When I saw The Little White Horse by Elizabeth Goudge listed as Carrie’s Reading to Know Classics Book Club selection for March. I wanted to give it a try because I had seen Goudge highly recommended. This is one of her children’s books, but she has written for adults as well.
This story begins with recently orphaned Maria Merryweather and her governess, Miss Heliotrope, traveling to Moonacre Manor to live with Maria’s uncle. The first few chapters are a series of discoveries as Maria gets to know her new guardian, house, room, village, church, etc., and along the way she learns that she and Mrs. H. are the first females to set foot in the house in 20 years, that there are a group of wicked Men of the Dark Woods doing wicked things like poaching animals and blocking the way to Merryweather Bay. When she finds that there was a quarrel caused by her own ancestors that set off these bad men , she feels it is her duty and destiny to set things right. In the course of her quest, she also has to learn patience and self-control over her own anger and tendency to hasty words, the lack of which traits contributed to the original disagreement in the first place.
The story has the flavor of a fairy tale, with animals who seem to know what to do and help Maria along the way (including a cat who writes messages in hieroglyphics in the ashes of the fireplace), the appearance of the little white horse, who is actually a unicorn, at key points in the story, and the discovery that her “imaginary friend” in London actually is a real boy who had been visiting her in his dreams (which I thought odd on many levels. Wouldn’t he have visited her in her dreams?)
It took a while for me to get into the story. All the discoveries of her new place and descriptions were fine, but had me thinking, “OK, when are we going to get into the plot?” When we finally did, my interest picked up a little. I like “quest” stories, particularly when the main character has to conquer something in him- or herself along the way, so I liked that aspect, as well as the aspect that the first step in setting things right was to give Paradise Hill, formerly run by monks, back to God (I don’t know what Goudge’s religious views were, but there are mentions of Biblical principles sprinkled here and there.)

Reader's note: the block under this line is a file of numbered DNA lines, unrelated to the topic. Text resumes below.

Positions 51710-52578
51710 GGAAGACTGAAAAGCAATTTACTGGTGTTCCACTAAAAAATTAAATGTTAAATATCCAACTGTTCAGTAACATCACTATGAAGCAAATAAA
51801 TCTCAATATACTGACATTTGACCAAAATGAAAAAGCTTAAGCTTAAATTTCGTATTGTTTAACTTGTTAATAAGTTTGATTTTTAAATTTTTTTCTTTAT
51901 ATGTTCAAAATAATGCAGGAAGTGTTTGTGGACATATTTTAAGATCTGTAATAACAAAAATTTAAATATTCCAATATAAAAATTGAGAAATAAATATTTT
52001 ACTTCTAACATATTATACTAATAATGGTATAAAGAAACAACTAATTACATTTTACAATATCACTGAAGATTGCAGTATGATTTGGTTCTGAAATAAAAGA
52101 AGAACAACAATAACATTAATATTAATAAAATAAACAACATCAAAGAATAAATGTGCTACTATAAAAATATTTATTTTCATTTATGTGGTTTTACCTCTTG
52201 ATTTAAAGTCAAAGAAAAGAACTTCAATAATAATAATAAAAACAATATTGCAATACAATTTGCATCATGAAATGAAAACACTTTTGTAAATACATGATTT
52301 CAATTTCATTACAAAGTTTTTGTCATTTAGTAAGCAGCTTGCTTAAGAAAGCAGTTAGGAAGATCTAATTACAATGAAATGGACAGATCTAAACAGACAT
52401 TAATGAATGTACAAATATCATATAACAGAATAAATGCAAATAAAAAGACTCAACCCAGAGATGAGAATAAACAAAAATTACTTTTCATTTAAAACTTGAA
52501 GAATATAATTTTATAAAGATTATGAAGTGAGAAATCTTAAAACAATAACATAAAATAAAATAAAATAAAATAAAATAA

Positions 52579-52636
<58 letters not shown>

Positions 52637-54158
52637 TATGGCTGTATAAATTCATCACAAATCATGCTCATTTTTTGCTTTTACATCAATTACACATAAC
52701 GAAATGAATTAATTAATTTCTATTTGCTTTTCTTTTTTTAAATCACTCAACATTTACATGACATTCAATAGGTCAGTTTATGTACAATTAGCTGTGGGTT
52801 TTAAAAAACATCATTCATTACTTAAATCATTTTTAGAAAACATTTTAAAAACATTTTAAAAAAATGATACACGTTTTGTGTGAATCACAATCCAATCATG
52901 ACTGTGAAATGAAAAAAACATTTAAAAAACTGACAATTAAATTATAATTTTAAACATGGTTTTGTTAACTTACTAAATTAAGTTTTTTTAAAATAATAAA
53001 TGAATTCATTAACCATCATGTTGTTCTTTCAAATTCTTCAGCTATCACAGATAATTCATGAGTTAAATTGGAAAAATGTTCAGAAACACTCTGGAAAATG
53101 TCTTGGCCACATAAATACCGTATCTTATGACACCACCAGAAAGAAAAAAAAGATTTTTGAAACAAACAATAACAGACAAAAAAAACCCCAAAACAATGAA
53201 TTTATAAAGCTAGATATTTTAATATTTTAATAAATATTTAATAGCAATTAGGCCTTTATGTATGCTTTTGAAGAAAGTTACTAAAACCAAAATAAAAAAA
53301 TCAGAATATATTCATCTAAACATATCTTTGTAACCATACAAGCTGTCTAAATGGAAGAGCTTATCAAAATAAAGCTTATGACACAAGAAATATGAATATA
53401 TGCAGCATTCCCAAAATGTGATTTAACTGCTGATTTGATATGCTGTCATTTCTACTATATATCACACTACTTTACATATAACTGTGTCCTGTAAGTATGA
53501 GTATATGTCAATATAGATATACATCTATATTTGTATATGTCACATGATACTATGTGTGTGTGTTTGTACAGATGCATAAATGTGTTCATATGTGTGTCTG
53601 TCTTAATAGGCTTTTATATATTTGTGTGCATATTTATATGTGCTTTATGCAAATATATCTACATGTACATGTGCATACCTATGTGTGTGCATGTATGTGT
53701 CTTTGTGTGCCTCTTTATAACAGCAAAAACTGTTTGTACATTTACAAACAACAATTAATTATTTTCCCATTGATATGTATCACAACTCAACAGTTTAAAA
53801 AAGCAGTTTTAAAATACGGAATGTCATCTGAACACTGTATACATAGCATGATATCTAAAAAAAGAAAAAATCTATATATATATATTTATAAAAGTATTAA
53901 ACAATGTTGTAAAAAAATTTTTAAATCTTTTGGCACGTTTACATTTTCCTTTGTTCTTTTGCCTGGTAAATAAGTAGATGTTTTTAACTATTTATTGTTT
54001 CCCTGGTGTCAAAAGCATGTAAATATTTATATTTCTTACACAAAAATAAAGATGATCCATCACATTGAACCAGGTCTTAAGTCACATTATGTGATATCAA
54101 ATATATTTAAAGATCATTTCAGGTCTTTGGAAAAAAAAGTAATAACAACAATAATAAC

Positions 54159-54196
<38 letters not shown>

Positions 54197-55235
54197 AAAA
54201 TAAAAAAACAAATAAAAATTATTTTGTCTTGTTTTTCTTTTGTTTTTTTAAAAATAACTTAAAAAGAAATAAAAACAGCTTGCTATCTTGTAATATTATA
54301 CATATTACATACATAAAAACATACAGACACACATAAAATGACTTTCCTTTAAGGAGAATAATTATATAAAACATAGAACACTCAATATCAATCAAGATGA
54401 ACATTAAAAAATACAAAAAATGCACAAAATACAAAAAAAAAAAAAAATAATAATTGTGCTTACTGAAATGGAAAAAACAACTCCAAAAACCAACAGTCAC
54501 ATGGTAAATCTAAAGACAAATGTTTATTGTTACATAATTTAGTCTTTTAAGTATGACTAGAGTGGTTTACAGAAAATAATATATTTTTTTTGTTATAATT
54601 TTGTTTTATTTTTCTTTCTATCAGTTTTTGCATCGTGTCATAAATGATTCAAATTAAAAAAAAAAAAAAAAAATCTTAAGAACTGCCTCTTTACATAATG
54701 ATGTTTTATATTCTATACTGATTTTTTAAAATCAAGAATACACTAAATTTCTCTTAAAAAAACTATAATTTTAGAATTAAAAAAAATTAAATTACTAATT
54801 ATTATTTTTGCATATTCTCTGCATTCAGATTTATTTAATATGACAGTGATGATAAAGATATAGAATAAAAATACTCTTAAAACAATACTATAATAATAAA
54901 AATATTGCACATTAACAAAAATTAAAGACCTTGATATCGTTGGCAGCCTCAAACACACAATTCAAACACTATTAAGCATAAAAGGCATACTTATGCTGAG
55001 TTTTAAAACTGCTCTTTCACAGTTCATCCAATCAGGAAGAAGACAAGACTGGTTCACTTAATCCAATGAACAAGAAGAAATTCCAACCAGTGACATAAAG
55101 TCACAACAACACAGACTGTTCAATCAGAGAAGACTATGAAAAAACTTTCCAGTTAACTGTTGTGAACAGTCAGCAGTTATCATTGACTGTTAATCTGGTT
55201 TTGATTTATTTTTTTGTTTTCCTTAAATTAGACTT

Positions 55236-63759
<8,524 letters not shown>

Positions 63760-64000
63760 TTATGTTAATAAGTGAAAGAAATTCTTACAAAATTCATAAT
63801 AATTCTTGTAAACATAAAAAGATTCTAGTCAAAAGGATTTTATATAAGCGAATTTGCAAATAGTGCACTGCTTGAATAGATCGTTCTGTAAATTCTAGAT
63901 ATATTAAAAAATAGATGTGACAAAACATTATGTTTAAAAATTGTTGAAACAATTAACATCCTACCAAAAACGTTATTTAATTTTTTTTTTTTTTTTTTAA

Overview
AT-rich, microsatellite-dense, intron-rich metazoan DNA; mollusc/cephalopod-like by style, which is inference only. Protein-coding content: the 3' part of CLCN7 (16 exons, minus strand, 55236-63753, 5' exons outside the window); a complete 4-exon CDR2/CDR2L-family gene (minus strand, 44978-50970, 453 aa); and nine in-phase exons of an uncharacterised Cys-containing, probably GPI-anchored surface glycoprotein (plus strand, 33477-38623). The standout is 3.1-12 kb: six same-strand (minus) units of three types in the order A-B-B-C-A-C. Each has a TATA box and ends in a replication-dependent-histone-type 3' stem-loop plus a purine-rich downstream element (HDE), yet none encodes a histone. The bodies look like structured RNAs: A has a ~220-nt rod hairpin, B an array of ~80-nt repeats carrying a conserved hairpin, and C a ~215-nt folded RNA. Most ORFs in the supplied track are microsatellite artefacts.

But somehow the book just didn’t grab me, and I can’t quite put my finger on why. I can’t say I strongly disliked it, but I just didn’t love it like I thought it would. As Bekah mentioned in her review, you have to suspend a lot of disbelief to enjoy the story, even knowing that it is a fantasy. I liked Goudge’s descriptions and characterizations for the most part, and I liked the general storyline ok. I liked her planting of little clues, like Maria’s regal bearing at the beginning, before she even knew she was descended from a Moon Princess, and Miss Heliotrope’s pointing out of the “house of her dreams,” before she has any clue that she will marry its owner in the end. I wasn’t really enthralled with Maria, but I liked her well enough. All of the elements were there to make for a charming story, but to me charm was the exact thing it was missing. It took me a long time to get through it just because I wasn’t motivated to pick it up. But that may just be me (and Carrie. 🙂 ) A quick scan of other reviews show that many people love it, and it did win a Carnegie Medal.
(This will also be linked to Semicolon‘s Saturday Review of Books.)